History This Week: Greek Myths - SLO Classical Academy
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Welcome to Down Home, San Luis Obispo Classical Academy’s blog! We are a classical school offering several options to make our education work for families with infants through high schoolers. Our signature hybrid program, which is part-time classroom and part-time home instruction, provides an engaging education for preschool through middle school (with full time options available). We also have a university model high school. This blog is meant to support and encourage on the home front because, in so many ways, the heart of what happens at SLO Classical Academy happens down home.

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History This Week: Greek Myths

Happy Monday and last week before Winter Break! Today we have a guest post from Josh Ronda, SLOCA alum and videography intern. Josh has been working on the Ancient Greece Gods and Goddesses piece for our Brass Tacks literature overview series. Today he reflects on coming full circle from being a student discovering Greek myths for the first time, to creating something for the next generation of SLOCA students. I hope this might inspire some creative projects over Winter Break, and if you haven’t already downloaded his poster from the grids, I hope you download it and display it somewhere in your homeschool space!

When I was a kid (or more of a kid than I am now) I would ask my dad to tell “pretend stories” or “made up stories” all the time. My parents had been reading aloud to me since I could remember, but there was nothing quite like a good ol’ made-up-story. Hearing stories and seeing them created was inspiring to me. My family had multiple volumes of Grimm Brothers tales, Aesop’s fables, Hans Christian Anderson’s stories, and other miscellaneous fairy tale books. To that collection I often tried to add my own stories: stapled together comic books I had drawn and short stories, lasting sentences long and scribbled in pencil or crayon.


In second grade, I started going to school in the houses and garages of a few different families who were a part of this new little collective: the SLO Classical Academy. As part of a historical rotation, my first year was spent studying the ancients. The ancient Egyptians, Greeks, and Romans all had rich, thrilling cultures with unique and sometimes absurd practices. But to me, the most captivating part of these ancient peoples were the myths and stories they produced.


Something excited me about the strange relationships and detailed powers of the gods and goddesses that these cultures worshiped. I loved reading their stories, studying their myths, and learning their customs. These myths found their way into my extracurricular reading as well in the form of the Percy Jackson books by Rick Riordan. These young adult novels brought Greek mythology to the modern day, and inspired so many kids and young adults with the question: what if these characters were real? How would they look in the modern age? Having studied these myths in school, it was particularly exciting when I could recognize the hidden details that reflected Riordan’s own study of these myths.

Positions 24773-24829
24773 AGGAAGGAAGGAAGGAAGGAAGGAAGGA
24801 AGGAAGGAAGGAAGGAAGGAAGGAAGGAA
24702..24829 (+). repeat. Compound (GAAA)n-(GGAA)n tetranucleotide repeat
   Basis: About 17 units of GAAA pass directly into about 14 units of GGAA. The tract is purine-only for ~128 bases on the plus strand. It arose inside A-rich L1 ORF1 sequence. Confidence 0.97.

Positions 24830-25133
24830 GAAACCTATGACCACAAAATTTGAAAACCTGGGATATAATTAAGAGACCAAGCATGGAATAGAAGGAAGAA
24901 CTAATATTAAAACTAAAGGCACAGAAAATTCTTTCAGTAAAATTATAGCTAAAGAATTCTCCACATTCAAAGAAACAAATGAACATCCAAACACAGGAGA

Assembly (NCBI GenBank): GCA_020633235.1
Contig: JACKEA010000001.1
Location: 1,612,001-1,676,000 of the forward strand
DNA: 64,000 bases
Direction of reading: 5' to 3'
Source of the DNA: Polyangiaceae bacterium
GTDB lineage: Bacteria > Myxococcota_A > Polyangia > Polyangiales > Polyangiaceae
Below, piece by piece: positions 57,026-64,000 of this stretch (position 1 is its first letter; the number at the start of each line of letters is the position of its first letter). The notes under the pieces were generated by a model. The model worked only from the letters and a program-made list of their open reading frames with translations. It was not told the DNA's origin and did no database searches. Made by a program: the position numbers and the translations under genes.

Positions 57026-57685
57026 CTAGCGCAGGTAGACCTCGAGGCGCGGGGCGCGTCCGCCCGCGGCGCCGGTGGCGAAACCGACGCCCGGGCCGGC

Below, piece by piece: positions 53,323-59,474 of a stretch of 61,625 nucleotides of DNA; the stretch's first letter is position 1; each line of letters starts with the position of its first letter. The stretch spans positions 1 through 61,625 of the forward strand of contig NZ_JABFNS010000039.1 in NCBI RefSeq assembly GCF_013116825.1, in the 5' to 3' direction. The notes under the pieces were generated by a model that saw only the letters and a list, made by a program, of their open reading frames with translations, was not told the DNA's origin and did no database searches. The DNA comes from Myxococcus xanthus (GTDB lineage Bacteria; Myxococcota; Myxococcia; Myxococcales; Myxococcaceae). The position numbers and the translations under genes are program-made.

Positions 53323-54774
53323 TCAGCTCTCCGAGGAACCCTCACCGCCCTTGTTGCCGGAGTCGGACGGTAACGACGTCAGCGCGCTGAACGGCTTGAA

One of the earliest assignments I can remember, and one of my favorites, was a project where each student had to create a game based around the Greek Pantheon. I ended up hand drawing my own monopoly spin-off, “Greek Mythopoly.” Each space had a unique reference to the stories that came from ancient Greece. “Boardwalk” and “Park Place” were now “Mt. Olympus” and “The Underworld.” Over my time as a student at SLOCA, I would write numerous short stories and poems using characters from ancient Greek mythology, and I became familiar with the representations of those characters and their lives. Learning about these legends every four years trained my eyes and ears to see and hear references to the myths in art, literature, and movies.

I graduated from SLOCA in 2016 and started attending Cal Poly. Somewhere along the line I did some contract work for SLOCA as a videographer which led into a part-time job filming and editing videos. Over the past couple years, my job title expanded to include some illustration and animation as part of the work I would do for SLOCA. As we talked about reviving a video series that had been paused for a while, the Greek gods and goddess were mentioned as being a good fit for the format of our Brass Tacks literature overview series.  As part of a two part video series, I was tasked with animating short character visuals for each god and goddess that the series would cover. In addition to this, still frames of each character would be used in a compilation poster of the gods and goddesses described. I was excited to rely on all my previous knowledge of these characters (plus some new knowledge) to create these drawings.


There is something special about being a part of a creative cycle and I hope that the videos and illustrations that SLOCA produces inspire students to make their own versions of the characters. Maybe you imagine Zeus and Hera differently than I did. I am no Rick Riordan, and there’s a lot of better illustrators and animators than me, but I am grateful to be able to visit these myths again in a new way and hopefully share my own excitement for these ancient stories. As I am starting to wrap up my work for this project, I wonder: how long until these myths work their way back into my life again?

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